The trends in the global retail market
The trends in the global retail market
  Economy  |  Retail

The trends in the global retail market

The question hanging over the year ahead is whether retail's biggest players can hold on to customers they gained during the pandemic.
Eirini Theofanidou

COVID-19 changed the market in unprecedented ways in the past year.


The health crisis was closely followed by the whole industry throughout 2020. Stores were forced to close, employees were furloughed or laid off, supply chains were strained. Headed into 2021, the pandemic is still very much present and will continue to shape the year ahead.

Indeed, the ability of the crisis to cause more problems, depending on how the world recovers will have the largest effect on the industry this year.

Following an exceptional take-up rate for online shopping in 2020, consumers are eager to make even more of their food purchases online in 2021.

According to the research by McKinsey, 25% of consumers who already bought online at least occasionally want to increase their online purchasing even further.

The more often consumers bought online in 2020, the more likely they seem to be to increase their share of online buying.

Inspite of the rapid rise of etail, analytics maintain that physical presence will remain crusial for many retailers. In light the ever changing public health sutatuon and the need to quickly adapt to new rules imposed to curb the spread of the virus, the fashionable pop-up stores are predicted to be a key to generating greater sales and brand loyalty.

Prior the pandemic, the fashionable trend was utlized to test out novel and frquently risky ventures, temporarily show off a line or a product by creating greater publicity buzz to surge the sales.

With the vaccine rolls out and a plenty of vacant space to make a use of, we might just have a pop-up summer ahead of us.

Some big-name brands have already looked to pop-ups as a way to attract more customers. Stella McCartney has lanched a pop-up to the lifting of restrictions for retailers in the UK, Guess is about to open its first pop-up store in Germany for Activewear.

Camille Walala has turned the London Design Museum's shop into a pop-up supermarket selling artist-designed foods. Other notable names who launched pop-ups following the latest changes to lockdown rules worldwide include Paul Smith, Burberry, L'Estrange, Isabel Manns and Taylor Yates.

Walmart, Amazon, Target and Costco all saw growth last year ranging from very solid to explosive. Each of them got there in different ways and for different reasons, but those companies have a few things in common. They are huge, with vast cash and capital resources to invest in their businesses and capabilities.

And all four are generalists to varying degrees. Along with leaning on Amazon's super fast delivery, pandemic-wary shoppers in 2020 flocked to the one-stop big-box sellers like never before.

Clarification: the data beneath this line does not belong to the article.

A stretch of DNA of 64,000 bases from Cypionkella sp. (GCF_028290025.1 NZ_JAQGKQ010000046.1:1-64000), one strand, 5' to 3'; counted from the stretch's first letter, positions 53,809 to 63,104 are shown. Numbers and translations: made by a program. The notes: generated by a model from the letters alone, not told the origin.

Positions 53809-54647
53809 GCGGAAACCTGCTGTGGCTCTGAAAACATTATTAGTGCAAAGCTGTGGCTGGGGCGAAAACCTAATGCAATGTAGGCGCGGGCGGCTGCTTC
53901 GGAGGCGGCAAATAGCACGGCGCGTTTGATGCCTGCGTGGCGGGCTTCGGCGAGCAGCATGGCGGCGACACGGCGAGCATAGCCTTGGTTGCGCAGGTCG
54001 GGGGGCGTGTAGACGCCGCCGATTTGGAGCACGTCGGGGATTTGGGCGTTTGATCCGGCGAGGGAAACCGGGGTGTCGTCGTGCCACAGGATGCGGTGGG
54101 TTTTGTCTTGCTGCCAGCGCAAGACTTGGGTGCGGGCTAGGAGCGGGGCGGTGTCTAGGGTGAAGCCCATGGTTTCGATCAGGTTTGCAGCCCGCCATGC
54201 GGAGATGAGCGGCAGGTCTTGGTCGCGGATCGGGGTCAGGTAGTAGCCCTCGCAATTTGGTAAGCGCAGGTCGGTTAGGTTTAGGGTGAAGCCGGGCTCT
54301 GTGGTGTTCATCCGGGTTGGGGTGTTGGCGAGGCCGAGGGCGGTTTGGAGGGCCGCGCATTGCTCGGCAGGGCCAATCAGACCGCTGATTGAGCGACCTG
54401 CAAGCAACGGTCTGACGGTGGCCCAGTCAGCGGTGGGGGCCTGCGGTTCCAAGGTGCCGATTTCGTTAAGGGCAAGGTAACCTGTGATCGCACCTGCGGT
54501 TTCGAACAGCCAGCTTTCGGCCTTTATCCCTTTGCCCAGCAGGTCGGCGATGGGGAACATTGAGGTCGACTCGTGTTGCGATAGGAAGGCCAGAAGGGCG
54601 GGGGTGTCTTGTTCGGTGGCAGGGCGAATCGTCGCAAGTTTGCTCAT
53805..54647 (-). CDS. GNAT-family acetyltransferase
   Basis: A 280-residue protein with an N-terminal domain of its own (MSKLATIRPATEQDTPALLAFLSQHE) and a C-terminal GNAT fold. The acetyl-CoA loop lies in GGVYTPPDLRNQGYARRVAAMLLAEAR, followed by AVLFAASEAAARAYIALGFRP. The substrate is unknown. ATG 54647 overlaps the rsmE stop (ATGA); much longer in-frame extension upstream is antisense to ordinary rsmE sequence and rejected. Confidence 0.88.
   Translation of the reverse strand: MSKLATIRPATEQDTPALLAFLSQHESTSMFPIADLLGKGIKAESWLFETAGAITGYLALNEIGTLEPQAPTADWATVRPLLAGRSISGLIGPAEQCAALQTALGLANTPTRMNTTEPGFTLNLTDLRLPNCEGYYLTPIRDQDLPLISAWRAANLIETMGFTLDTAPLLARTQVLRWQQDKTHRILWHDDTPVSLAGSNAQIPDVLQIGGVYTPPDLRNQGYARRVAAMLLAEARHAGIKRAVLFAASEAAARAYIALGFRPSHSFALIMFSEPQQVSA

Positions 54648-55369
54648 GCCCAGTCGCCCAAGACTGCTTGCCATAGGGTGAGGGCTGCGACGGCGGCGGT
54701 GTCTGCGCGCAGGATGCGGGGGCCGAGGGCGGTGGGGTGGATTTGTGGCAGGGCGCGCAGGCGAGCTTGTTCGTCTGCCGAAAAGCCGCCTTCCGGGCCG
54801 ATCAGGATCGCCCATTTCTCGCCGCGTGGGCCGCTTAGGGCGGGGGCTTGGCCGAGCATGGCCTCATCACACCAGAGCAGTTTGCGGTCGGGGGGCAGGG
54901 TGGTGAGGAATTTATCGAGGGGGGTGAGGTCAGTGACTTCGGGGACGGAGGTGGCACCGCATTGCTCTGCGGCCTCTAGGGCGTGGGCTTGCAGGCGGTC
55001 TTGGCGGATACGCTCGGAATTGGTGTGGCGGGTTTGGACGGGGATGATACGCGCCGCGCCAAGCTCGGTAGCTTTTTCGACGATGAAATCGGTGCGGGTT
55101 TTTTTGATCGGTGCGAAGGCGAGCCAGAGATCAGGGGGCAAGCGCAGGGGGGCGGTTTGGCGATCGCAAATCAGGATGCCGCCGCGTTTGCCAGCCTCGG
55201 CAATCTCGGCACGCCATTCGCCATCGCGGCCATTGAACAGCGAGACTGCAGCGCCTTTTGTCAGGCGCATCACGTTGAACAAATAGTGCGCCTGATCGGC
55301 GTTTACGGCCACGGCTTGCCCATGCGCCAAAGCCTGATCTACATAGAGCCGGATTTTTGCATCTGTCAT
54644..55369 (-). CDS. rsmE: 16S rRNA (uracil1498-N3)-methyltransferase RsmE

Their broad offerings meant customers could reduce their trips and, with them, their potential virus exposure. That had the effect of accelerating a longstanding trend of consumers 'ditching specialists' for generalists as a matter of convenience and price.

Walmart and Target have also made deep investments in their omnichannel capabilities and product offering that were paying off just as the pandemic shifted shopping habits.

The question hanging over the year ahead is whether retail's biggest players can hold on to customers they gained during the pandemic, or, on the flip side, whether smaller specialists can compete against the retail heavies.

According to the latest research by McKinsey, CEOs see downtrading, or increased price sensitivity, as the most influential trend for the grocery market, with 56% of CEOs listing it among their top three priorities.

The downtrading trend is amplified by an increased quality expectation of consumers at the entry-level price tier (ranked at number seven in the CEO survey), as it puts pressure on grocery retailers regarding both price and quality.

The survey confirms this downtrading trend. Across Europe, a net 34% of consumers indicated that they want to save money when shopping in 2021 compared with 2020, 27% plan to research promotions more actively, and 17% want to switch to less-expensive products.

Moreover, today's shoppers, especially the younger generations, are also increasingly aware of Corporate Social Responsibilities and companies that align with their own values. Fast fashion is declining and quality over quantity is the priority — meaning that brands that are transparent around ethically sourced and sustainable materials, fair factory production conditions, and socially inclusive and responsible efforts will fare that much better with eco-conscious consumers.

McKinsey reports that COVID-19 crisis has also accelerated the trend toward more healthy, sustainable, and local products. Across Europe, a net 30% of respondents plan to focus more on healthy eating and nutrition in 2021 compared with 2020, 24% plan to spend more on regional and local products, and 19% plan to spend more on environmentally friendly products. These effects continue to be strongly influenced by individual economic situations.